Coronavirus Crisis Likely to Change Work as We Know It, Experts Predict

Chriss Swaney

Sarasota, FL (WorkersCompensation.com) – As the coronavirus continues to spread, more workers are heading back home to set up shop to perform their daily duties, according to Scott Warrick of Scott Warrick Human Resource Consulting, Training & Coaching Services and Employment Law Services.

“Telecommuting is absolutely here to stay as a result of this virus,” said Warrick. “The key to a good office is to make use of whatever space you have,” Warrick added. Whether it’s a stair landing, a small closet, or an unused corner of the living room, workers are scrambling to set up home offices as more companies close and order workers to stay at home.

“This whole outbreak is going to change how we work forever,” said Robert Strauss, professor of economics and public policy at Carnegie Mellon University. “Schools and businesses are going to have to step up their game because technology is now available for setting up economical home offices,” said Strauss.

Even before the pandemic struck, remote work was accelerating in the U.S. The share of the labor force that works from home tripled in the past 15 years, according to the Federal Reserve. Two of the accelerants are obvious: living costs in metros with the highest density of knowledge workers and technology, such as Slack and Microsoft Teams, that moves collaboration and gossip online.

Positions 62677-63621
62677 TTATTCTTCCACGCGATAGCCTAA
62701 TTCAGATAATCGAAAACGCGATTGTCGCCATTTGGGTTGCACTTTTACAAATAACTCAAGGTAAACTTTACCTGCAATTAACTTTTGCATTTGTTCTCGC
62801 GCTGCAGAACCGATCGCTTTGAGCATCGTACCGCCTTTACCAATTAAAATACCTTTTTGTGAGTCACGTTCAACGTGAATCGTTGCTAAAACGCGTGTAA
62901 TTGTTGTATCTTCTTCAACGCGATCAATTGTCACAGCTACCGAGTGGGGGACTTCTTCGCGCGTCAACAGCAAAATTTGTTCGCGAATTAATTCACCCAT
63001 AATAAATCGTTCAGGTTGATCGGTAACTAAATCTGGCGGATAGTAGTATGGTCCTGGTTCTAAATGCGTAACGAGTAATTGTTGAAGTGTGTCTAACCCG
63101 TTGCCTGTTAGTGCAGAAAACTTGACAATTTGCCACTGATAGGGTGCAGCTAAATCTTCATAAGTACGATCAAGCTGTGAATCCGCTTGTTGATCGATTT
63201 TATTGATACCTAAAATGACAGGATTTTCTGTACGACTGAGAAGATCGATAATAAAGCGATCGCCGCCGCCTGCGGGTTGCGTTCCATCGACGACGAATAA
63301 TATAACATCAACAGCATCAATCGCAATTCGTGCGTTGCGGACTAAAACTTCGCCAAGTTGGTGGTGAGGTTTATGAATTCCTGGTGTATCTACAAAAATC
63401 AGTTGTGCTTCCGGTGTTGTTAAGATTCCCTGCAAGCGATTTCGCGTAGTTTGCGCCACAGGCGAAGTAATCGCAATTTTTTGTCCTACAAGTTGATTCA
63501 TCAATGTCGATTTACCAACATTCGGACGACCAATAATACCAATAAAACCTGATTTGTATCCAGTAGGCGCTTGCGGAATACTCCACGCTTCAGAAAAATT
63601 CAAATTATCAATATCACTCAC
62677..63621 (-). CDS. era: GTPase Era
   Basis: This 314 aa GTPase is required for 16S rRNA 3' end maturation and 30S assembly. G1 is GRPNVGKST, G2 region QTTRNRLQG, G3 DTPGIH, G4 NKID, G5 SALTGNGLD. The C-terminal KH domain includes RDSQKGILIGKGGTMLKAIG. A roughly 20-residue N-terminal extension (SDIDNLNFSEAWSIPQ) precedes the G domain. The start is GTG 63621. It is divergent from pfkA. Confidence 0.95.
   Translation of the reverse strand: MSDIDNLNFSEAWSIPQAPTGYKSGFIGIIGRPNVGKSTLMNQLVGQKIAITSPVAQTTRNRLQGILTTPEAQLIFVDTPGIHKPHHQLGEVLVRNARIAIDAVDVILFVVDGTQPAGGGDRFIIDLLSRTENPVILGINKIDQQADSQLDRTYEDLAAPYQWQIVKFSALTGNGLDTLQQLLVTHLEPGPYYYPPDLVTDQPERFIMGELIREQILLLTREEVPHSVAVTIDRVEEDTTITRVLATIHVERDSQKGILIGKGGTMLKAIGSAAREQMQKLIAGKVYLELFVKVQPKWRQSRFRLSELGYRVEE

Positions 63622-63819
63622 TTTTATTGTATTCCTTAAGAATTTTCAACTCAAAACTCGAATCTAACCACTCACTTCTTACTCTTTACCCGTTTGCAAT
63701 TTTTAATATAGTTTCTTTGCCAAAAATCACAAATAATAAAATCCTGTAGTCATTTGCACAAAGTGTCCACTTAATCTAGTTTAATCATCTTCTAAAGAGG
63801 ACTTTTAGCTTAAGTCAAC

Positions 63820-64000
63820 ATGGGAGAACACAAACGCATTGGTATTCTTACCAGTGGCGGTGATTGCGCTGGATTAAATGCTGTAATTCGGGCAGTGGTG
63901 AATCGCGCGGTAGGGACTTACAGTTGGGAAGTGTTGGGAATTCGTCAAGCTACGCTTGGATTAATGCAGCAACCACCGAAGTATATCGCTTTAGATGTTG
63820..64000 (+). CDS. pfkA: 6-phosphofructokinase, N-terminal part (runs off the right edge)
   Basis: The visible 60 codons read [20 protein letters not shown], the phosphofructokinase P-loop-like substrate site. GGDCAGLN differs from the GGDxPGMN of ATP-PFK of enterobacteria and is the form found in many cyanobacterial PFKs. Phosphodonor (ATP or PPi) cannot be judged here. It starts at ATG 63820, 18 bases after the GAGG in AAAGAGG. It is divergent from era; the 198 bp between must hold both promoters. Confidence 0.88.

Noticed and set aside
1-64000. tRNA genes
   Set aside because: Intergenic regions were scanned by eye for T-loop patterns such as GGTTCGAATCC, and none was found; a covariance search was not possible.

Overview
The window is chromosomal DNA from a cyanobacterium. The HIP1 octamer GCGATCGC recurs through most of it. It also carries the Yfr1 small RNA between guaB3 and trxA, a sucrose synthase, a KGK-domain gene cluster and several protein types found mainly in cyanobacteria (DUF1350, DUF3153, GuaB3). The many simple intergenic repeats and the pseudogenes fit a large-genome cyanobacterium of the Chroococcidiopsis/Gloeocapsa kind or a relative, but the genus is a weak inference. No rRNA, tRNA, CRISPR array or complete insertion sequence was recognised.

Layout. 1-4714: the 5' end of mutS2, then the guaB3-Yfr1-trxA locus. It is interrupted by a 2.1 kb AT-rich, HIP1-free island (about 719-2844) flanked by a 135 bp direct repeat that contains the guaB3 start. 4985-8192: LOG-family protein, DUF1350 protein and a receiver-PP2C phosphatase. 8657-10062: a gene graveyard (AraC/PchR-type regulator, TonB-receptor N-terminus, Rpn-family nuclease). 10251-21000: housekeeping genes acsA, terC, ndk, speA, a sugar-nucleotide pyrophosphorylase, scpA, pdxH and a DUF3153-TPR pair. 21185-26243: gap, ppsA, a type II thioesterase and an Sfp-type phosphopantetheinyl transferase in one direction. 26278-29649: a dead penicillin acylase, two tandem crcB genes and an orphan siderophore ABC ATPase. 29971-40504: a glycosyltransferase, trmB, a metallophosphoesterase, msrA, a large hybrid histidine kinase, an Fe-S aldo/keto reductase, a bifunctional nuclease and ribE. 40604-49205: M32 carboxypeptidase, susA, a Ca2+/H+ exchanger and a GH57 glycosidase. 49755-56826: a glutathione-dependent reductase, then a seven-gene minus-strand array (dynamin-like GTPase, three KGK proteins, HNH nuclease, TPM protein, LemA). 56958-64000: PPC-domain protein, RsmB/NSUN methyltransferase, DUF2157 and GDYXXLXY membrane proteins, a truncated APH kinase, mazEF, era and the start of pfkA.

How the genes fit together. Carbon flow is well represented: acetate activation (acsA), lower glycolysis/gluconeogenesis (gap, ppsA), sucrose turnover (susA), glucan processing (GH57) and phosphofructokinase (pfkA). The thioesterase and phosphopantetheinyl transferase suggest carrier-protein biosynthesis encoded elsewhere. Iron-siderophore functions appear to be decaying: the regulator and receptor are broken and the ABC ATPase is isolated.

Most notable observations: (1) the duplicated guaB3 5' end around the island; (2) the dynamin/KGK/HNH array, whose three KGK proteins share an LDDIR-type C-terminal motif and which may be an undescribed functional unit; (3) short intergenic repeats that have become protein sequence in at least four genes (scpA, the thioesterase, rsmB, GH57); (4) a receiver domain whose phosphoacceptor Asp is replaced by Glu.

But industry analysts warn that companies and their home-based employees must learn that remote work is different. For example, managers will have to get better at judging productivity by setting and monitoring specific goals rather than using the proxy of office attendance.

“When working at home you must learn how to divide the day from personal time and civic or family life,” said Warrick.

Experts also warn that employees will have to develop new habits, such as keeping copious documentation of every meaningful work interaction so that teams across space and time are always up to speed on what’s happening down the hall.

Census estimates show that the percentage of the workforce working from home the majority of the week grew from 3.3 percent in 2000 to 5.3 percent in 2018, and is growing faster than additions to the workforce. And a recent survey of 2,000 working professionals and 1,000 hiring managers by Linkedln found that 82 percent of workers want to work from home at least one day per week, and 57 percent want to work from home at least three days per week.

“This rise has also been aided by improved internet connectivity and the demand for more flexible work environments,” said Warrick. A 2017 report by polling company Gallup found that work-from-home options help companies retain their employees and improve employee productivity, and it’s becoming a perk with few drawbacks.

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